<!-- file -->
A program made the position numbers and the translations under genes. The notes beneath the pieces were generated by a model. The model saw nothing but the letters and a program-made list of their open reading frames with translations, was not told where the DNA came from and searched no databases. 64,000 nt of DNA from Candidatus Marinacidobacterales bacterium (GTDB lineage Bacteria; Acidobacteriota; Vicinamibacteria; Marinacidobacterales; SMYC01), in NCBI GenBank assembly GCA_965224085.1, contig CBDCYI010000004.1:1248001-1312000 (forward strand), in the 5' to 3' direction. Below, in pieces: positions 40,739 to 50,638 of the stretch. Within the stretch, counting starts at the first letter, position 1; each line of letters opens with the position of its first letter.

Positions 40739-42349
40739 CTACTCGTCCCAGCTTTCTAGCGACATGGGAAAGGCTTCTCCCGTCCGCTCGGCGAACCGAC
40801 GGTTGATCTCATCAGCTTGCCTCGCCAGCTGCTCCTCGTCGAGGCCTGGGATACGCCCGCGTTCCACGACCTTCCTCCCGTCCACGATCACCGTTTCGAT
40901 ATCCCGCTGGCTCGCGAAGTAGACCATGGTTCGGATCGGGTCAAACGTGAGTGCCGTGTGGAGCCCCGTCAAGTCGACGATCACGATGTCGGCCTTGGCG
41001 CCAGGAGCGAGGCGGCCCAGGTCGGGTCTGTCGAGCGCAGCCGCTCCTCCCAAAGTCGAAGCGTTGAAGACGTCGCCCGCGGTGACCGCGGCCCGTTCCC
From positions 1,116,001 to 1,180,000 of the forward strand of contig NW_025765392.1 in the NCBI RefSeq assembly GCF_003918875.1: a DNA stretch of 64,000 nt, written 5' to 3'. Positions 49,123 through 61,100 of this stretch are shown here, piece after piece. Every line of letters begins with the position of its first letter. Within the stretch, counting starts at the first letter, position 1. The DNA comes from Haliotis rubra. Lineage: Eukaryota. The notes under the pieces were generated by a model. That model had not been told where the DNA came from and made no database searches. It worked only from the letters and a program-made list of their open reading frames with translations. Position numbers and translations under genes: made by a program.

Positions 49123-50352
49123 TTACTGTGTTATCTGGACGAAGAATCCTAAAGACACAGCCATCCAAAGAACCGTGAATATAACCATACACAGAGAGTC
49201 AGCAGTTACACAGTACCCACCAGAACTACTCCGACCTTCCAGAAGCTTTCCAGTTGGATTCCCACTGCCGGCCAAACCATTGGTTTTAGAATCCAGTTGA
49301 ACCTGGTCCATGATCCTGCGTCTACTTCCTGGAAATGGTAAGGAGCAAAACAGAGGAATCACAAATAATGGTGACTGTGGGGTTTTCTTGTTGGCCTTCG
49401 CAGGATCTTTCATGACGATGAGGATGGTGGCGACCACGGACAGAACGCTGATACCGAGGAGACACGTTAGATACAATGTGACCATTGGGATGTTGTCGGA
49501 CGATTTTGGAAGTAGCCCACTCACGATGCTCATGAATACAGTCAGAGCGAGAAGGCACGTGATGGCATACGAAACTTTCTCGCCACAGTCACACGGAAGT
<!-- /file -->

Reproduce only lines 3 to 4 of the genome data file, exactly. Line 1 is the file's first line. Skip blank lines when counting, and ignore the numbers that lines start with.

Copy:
40739 CTACTCGTCCCAGCTTTCTAGCGACATGGGAAAGGCTTCTCCCGTCCGCTCGGCGAACCGAC
40801 GGTTGATCTCATCAGCTTGCCTCGCCAGCTGCTCCTCGTCGAGGCCTGGGATACGCCCGCGTTCCACGACCTTCCTCCCGTCCACGATCACCGTTTCGAT